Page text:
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Old 06-14-2016, 08:59 AM   #15
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I suspect it may have something to do with the size of the coach electrical system.
Not at all. If your coach trips a GFCI, it has a ground fault. That's an indication of electrical system defect and not a "normal" condition for any RV. It's a safety issue - the electrical system is not protecting you from shocks if something goes wrong. Some fairly common RV electrical problems that trip GFCIs are high resistance faults in the fridge heater element (RV fridges only - not residentials) or improperly grounded inverters or converters.
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Old 06-14-2016, 10:57 AM   #16
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You need to be careful in just plugging into a garage or outdoor outlet. Most likely they will not only be on a 15A circuit, but the wiring to it will most likely be 14GA. If the amp draw it too great it will not only overheat the cable to the RV, it could damage the wiring dangerously inside the walls of your home. The proper solution is to have a 30 or 50A outlet installed with the correct gauge wire to it from the breaker box off a matching amperage beaker.

I installed a 30A outlet in my garage but I can only run the converter and fridge on it. My AC draws too much and the wiring to it is 14GA. I will be wiring an correct setup soon.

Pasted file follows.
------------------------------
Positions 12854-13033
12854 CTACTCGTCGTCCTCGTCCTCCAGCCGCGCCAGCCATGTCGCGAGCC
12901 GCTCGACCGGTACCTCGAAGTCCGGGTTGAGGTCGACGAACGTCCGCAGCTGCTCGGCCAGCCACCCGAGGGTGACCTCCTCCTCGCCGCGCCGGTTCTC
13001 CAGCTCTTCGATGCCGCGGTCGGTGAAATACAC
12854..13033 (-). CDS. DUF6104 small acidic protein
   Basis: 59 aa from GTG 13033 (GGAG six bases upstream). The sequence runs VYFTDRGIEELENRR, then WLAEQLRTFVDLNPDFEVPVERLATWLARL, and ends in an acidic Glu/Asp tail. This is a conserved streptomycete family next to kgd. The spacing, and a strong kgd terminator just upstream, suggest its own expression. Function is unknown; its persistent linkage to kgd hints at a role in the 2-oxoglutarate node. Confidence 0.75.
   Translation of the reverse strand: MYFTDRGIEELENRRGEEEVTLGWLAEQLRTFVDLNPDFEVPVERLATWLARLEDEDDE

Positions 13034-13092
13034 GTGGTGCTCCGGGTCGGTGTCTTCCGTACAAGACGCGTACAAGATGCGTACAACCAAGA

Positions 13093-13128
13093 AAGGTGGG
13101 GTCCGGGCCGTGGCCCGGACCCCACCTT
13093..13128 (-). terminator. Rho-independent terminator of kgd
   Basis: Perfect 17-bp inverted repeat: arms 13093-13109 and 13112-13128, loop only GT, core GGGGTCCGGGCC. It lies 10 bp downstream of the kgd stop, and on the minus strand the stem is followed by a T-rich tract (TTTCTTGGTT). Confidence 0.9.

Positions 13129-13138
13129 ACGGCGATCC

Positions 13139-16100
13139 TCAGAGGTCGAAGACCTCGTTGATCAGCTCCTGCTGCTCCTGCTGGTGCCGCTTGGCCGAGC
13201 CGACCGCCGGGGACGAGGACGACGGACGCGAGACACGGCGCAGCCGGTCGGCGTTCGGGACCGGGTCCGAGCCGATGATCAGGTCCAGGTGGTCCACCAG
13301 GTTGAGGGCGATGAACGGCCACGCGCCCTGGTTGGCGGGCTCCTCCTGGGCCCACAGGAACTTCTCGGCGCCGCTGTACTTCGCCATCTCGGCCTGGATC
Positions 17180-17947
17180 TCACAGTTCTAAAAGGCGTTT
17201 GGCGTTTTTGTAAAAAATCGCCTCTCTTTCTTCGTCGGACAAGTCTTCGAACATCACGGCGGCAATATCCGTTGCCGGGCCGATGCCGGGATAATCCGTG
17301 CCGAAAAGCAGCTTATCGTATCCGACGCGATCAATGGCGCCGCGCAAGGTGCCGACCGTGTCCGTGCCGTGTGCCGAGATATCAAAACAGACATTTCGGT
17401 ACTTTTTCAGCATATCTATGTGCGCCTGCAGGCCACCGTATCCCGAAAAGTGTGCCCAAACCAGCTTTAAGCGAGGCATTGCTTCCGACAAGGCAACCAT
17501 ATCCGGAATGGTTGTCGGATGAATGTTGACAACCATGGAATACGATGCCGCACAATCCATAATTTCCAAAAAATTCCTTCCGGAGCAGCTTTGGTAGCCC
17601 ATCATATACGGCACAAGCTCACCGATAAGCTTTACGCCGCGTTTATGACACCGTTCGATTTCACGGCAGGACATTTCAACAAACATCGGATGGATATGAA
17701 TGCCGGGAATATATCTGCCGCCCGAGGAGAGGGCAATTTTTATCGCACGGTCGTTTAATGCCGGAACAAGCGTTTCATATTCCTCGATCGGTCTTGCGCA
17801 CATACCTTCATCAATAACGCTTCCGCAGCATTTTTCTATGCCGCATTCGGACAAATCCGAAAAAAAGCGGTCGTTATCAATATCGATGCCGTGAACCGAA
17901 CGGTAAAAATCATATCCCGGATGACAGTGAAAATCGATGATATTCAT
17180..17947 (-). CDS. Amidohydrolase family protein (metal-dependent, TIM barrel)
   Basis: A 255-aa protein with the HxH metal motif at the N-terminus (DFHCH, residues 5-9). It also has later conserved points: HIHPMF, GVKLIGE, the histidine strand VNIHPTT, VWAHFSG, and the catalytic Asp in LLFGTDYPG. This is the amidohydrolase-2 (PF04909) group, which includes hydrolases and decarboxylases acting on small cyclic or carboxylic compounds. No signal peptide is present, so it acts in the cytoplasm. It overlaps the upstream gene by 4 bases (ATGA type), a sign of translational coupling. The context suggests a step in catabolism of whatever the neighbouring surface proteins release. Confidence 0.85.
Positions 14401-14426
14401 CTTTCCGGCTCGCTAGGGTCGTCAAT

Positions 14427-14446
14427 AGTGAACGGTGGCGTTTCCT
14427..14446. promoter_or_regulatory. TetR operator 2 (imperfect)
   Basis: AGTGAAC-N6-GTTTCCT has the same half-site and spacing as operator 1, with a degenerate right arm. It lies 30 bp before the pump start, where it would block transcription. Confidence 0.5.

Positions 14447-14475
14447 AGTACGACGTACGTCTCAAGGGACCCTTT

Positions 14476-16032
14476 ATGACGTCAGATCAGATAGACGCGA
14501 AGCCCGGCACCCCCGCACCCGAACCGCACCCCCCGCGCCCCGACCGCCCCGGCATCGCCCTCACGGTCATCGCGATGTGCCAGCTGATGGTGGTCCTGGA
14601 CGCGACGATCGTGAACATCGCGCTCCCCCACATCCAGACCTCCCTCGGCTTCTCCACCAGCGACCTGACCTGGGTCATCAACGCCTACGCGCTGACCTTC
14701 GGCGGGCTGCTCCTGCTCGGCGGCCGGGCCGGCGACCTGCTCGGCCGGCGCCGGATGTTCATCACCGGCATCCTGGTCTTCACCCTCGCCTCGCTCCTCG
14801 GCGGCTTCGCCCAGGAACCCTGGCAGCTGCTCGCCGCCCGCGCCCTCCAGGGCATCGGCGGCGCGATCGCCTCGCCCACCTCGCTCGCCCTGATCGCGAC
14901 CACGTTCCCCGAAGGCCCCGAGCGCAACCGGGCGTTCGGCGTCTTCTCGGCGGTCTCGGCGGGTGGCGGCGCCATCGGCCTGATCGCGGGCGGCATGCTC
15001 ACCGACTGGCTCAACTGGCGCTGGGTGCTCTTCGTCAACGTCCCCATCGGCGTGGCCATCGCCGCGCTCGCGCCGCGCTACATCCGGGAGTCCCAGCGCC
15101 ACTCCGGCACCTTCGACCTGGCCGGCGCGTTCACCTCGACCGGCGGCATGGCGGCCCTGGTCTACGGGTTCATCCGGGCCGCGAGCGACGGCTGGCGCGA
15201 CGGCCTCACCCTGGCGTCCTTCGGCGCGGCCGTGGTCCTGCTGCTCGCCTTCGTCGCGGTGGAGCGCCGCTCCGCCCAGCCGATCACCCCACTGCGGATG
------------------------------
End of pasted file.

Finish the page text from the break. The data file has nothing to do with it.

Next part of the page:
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Old 06-17-2016, 03:01 PM   #17
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You can look up the specs for your AC unit and see what you need. Mine is 14.9 amps max and will start up connected to a 15 amp circuit. It trips the breaker when any other load is added, so I never use it.

The best solution is to install a 30 amp circuit to use, which should be enough to run the AC and leave you about 15 amps for other things, including the refrigerator which should use anywhere near 15 amps by itself (check manufacturer specs for requirements).

For me, on a 15 amp circuit, my refrigerator runs, my electric water heater works, and I can use the microwave at the same time and still have enough power for the computer, television, wi-fi network, lights, and misc. other things.
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